Rough day at the office? Maybe the commute was extra long, maybe the boss was giving you the business for the most mundane reason in existence? Tired of reading and hearing propaganda passed off as news? Extra annoyed with all the armchair historians laying claim to who should bomb who in 140 characters or less? Tired of being working class poor, struggling to pay your bills, struggling to get ahead, struggling in general? If you answered yes to any of those questions or any questions like it you might want to avoid the new album from Connecticut’s Intercourse. There’s a very good chance the vitriol contained on this thing will push you right the hell over the edge.
Connecticut has a long and storied past when it comes to hardcore/punk rock. Forget Hatebreed for a second, this tiny state filled with conservatives masquerading as liberals has been churning out the social venom through musical ventures en masse since the late 80’s. The newest and best in a long line of Nutmeg State hardcore fury is Intercourse, a four-piece wrecking machine from New Haven apparently hell-bent on getting some of you arrested by giving you that final push off the proverbial ledge. Ignore the band photo of four, smiling, normal looking dudes. There’s no telling what the inside joke was before that photo was snapped but I can promise you that when the Record button was pressed on this beast that no one was smiling. To say their self-titled, debut EP is full of angst would be a massive understatement. This thing is a full-on prison riot.
Like all the best bands Intercourse is actually not as easy to define as you think. Yes, various eras of hardcore come to mind. The earliest hardcore punk from down the road in NYC is present, as is the phenomenal infusion of metal and hardcore that took place in the 90’s with bands like Deadguy, 108, Disembodied, Botch, and Coalesce, to name a few. (That is to say, before “metalcore” became the dirty word it is today.) But there’s also the noise rock and post hardcore elements that bands like Unsane and Today is the Day perfected at certain points in their careers. Take all of those various forms of sonic hostility and shake vehemently until all ingredients are evenly dispersed and then maybe you have a ballpark idea of where this band is coming from. Vocalist, Tarek Emad Ahmed, gives a rabid dog-like performance, spitting lyrics like he’s tearing apart a kill with nothing but his teeth and bare hands. Guitarist, Kevin MF King, slings riffs like a madman, seemingly scatter-shot yet in reality with brutal precision. Meanwhile bassist, Connor Lambert Dabbs, and drummer, Bill Crystals, are out front setting the tone with low-end punishment.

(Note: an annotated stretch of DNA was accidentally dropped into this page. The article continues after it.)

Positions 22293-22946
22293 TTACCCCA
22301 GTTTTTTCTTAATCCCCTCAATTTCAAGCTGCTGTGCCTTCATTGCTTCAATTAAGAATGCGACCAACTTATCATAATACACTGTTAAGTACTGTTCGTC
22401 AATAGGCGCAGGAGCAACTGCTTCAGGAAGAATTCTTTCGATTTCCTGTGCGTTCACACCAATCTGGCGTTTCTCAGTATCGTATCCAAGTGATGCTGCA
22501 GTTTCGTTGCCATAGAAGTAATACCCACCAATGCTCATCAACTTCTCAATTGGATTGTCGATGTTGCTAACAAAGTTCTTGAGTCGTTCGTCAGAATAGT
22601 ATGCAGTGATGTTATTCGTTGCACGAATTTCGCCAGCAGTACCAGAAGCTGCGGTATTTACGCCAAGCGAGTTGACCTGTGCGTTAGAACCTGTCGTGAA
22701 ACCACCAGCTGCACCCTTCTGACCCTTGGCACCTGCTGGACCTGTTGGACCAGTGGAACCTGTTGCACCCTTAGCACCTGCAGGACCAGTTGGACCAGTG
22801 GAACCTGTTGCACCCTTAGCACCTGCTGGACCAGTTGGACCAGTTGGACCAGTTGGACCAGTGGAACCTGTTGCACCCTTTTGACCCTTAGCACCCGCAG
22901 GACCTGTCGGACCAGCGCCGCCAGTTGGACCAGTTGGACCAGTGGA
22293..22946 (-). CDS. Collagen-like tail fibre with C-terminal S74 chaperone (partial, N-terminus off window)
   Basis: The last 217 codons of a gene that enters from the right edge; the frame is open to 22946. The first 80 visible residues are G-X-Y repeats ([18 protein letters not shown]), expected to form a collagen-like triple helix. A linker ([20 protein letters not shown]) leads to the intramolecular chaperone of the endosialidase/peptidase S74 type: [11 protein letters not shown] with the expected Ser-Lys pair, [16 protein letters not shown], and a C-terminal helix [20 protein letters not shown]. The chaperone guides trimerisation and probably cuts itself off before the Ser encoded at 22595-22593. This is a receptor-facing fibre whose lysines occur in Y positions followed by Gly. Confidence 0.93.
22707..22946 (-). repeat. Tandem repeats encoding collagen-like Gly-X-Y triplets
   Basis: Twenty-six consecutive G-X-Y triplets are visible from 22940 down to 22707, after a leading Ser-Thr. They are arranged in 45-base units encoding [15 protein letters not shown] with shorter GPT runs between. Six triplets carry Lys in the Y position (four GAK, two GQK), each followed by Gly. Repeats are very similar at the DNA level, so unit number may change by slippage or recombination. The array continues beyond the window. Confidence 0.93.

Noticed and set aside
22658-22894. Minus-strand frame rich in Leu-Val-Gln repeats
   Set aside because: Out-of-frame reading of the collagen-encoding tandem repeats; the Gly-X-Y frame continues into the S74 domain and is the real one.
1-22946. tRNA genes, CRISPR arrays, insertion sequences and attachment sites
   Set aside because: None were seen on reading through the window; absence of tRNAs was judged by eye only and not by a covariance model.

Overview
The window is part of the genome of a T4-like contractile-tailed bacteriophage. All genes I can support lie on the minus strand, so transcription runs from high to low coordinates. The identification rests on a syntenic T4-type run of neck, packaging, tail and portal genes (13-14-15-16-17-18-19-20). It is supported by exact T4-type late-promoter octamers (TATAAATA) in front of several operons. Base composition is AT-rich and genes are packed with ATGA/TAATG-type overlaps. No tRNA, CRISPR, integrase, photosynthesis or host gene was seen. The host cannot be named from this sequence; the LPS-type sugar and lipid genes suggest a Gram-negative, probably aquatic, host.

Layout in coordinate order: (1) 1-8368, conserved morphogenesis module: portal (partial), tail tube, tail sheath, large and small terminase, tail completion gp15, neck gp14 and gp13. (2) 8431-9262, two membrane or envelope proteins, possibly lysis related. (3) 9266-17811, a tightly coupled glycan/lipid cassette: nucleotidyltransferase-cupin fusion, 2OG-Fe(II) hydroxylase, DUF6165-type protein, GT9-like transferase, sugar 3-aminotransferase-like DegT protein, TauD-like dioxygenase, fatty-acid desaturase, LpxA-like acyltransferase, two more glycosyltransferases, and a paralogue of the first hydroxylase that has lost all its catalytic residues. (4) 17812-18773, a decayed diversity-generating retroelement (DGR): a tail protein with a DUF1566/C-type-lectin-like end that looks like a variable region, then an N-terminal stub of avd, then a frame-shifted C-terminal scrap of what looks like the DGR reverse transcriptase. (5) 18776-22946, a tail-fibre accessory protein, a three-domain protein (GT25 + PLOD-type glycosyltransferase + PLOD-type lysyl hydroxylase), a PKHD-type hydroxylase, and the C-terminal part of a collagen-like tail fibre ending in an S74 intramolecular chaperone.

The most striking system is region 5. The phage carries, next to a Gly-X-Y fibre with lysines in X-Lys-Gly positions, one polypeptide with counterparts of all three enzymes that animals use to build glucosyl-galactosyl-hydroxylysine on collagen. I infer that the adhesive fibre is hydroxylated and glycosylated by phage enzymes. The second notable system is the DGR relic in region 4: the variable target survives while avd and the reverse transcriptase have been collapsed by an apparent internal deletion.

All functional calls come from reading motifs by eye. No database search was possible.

This may not be the heaviest or most technical album you will hear this year but it certainly may be one of the angriest and is definitely one of the most forceful. Intercourse is out now and can be experienced through the band’s Bandcamp page.